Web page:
A Celtic blogger calling himself Hostile Monkey obliterated the Sevco Survival Myth over the weekend, with a stunning, forensic dissection of the arguments in its favour, trashing each one with aplomb, in a manner which leaves little doubt about the conclusion.
Rangers are dead. Gone. Buried. No more.
This is known to all of us, of course, but large numbers of their fans continue to persist in the fantasy nonetheless, banging on about the continuation of history as if the concept of a bankrupt company selling that in its liquidation sale was not plainly ridiculous.
Of all the fantasies Sevco fans cling to, the Survival Myth is easily the daftest, but you have to fully explore it and the implications of it to truly see how mad it is.
Taken to its logical conclusion what Sevco fans believe is that the club and company are two separate things and that what happens to one does not affect the other at all.
It is the “club” that carries the history, is what they’d have us believe …. but what about the rest?
Well, the registration is held by the company.
We know that because Sevco had to be granted a “transfer of membership” from the old Rangers.
The player contracts are held by the company.
We know that because otherwise the TUPE regulations would not have allowed the whole of the Rangers first team squad to opt in or out of moving to the newco.
The property and commercial infrastructure is owned by the company.
We know this because this is traded on the stock market (when they are allowed there!) and can be used as collateral for loans and other things.
And, of course, any debts are held by the company.
This is the basis on which this fiction was first being spun.
Everything of consequence – everything that allows a football club to actually do what it’s set up for – is under the aegis of “the company.”
Only that ephemeral concept of history remains the province of the club … this is their argument, boiled down.
Yet as Hostile Monkey points out, the history itself doesn’t even come complete.
Take their first season in existence for example.
If Sevco and Rangers are, in fact, one in the same, if the club itself never went anywhere, why did they have to play qualifying rounds in the Scottish Cup? If the history is intact, they ought to have started in the Third Round, as Scottish Cup seeding is based on the previous year’s league position … when they’d have been second in the SPL.
Everyone involved in this knows, on some level, that this idea is ludicrous. They cling to it for dear life anyway, because not to would hurt too much.
Hostile Monkey takes apart those pretences one at a time, starting with the Lord Nimmo Smith verdict and what it actually says about the Sevco – Rangers link. It goes on to examine the ASA verdict, the BBC Trust decision, the European Club Association statement on the matter and a few other things besides.
Aside from being a total demolition job on the whole idea, what Hostile Monkey has demonstrated, in crystal clear terms, is just how little their club actually means to them except as a vehicle for their supremacist notions.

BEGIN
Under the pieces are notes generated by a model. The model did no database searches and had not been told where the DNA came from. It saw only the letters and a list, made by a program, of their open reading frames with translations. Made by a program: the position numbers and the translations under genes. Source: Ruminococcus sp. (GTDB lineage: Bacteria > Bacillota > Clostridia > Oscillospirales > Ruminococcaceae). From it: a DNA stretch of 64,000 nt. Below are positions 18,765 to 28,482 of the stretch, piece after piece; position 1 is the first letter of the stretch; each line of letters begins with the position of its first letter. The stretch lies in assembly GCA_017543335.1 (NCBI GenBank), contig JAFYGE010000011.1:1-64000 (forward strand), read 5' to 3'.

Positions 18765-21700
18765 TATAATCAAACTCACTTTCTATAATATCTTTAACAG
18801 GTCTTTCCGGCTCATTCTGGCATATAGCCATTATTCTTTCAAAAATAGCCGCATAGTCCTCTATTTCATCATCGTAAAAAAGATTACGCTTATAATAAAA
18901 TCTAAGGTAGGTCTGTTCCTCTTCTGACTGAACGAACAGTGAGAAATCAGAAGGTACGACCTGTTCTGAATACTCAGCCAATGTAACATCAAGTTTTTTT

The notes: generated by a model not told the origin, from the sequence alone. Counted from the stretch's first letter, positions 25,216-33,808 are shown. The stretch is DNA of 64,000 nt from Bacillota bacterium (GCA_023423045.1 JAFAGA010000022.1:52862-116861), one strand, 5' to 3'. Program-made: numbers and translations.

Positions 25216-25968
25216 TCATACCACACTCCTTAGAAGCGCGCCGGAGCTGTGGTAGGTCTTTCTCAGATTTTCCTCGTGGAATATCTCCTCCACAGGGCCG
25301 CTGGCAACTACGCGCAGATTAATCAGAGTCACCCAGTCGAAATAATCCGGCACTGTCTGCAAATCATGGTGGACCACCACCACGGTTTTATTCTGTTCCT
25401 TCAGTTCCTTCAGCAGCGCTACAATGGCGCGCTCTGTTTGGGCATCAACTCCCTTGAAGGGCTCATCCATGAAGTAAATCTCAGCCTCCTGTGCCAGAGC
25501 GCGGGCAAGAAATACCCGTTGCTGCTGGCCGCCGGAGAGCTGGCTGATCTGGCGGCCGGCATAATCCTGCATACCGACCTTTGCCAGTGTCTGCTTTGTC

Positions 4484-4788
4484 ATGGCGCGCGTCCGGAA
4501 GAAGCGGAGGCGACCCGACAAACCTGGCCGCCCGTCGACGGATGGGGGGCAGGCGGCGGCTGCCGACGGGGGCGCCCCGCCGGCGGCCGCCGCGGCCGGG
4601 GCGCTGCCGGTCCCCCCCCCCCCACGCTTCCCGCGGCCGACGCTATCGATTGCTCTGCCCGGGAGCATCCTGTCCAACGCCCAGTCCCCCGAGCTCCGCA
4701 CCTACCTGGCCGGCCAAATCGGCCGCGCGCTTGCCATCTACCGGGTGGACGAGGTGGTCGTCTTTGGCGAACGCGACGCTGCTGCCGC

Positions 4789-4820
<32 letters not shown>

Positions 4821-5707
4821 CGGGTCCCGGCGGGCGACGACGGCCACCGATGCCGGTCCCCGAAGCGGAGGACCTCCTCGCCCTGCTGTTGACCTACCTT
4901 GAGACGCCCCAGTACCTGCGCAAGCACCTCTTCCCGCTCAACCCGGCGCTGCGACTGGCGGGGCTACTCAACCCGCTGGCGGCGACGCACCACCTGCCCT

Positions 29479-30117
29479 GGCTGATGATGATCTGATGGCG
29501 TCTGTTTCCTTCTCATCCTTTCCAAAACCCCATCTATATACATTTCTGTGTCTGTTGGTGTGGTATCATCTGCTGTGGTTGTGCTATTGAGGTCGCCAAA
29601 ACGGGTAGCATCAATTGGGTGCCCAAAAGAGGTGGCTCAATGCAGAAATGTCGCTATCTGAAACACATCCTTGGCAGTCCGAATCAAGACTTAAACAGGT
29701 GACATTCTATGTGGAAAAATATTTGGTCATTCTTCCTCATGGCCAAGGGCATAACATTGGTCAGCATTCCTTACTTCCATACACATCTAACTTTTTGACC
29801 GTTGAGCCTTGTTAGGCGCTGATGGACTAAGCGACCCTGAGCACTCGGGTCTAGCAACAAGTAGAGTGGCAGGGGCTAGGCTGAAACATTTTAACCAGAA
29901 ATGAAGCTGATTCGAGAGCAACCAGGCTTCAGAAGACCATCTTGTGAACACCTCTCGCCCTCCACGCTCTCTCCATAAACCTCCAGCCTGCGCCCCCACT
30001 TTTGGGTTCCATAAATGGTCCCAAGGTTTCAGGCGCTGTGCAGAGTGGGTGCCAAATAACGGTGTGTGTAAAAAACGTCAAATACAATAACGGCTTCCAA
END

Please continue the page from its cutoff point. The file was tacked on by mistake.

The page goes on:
I have long argued that whether those trophies are represented in the history books as belonging to Rangers or Sevco or indeed both is irrelevant to the vast majority of us.
Days like Black Sunday happened regardless. The club that won those honours might be dead and gone but the fact of them remains, and those supporters who want to maintain the fiction that Sevco carries the flag are perfectly entitled to do so inside their own heads … because the history of a football club is in more than the bricks and mortar of the ground and the record in those books.
It is carried in the hearts and the minds of the fans themselves, and there it really can be passed on from generation to generation.
Take Seville, for example. It will remain part of the Celtic consciousness forever … although we left that magical city with nothing but warm memories. The “history” of it lies in what we tell others about those experiences. It is a collection of feelings, emotions, things of the heart.
To the Sevco fans though, history isn’t like that.
They’ve at once elevated it above what their club actually ought to be – an ideal, something truly immortal – and yet something less than that at the same time.
On the one hand, they have made the history more important than any other aspect of their existence, without which their club is nothing. Yet at the same time, they’ve demeaned that history by making it about nothing more than lines on a page, dry statistics written down somewhere.
They fail to see this, to understand that the history of a football club resides in something above and beyond that.
In making those things into the soul of Sevco they are saying simply that it has has no soul.
They’ve devalued what the history represents, turning it into nothing more than a plaque on the wall, something that can be “purchased” in an asset sale, like a piece of office furniture. That makes it worthless except in terms of what someone is willing to pay for it.
Could our European Cup triumph in 1967 be represented in such a way?
As something that can be bought and sold, and stuck on a shelf?
Why doesn’t the very idea of that sound loathsome to them?
Simple really; without the totem pole of the “history” to dance around, they’ve got nothing else.
With all this in mind, the article by Hostile Monkey is one of the most important to be written and published on this particular subject.
It should be used as a reference point whenever Sevco fans try to maintain the Survival Myth.
Check it out at the link below.
You won’t be disappointed.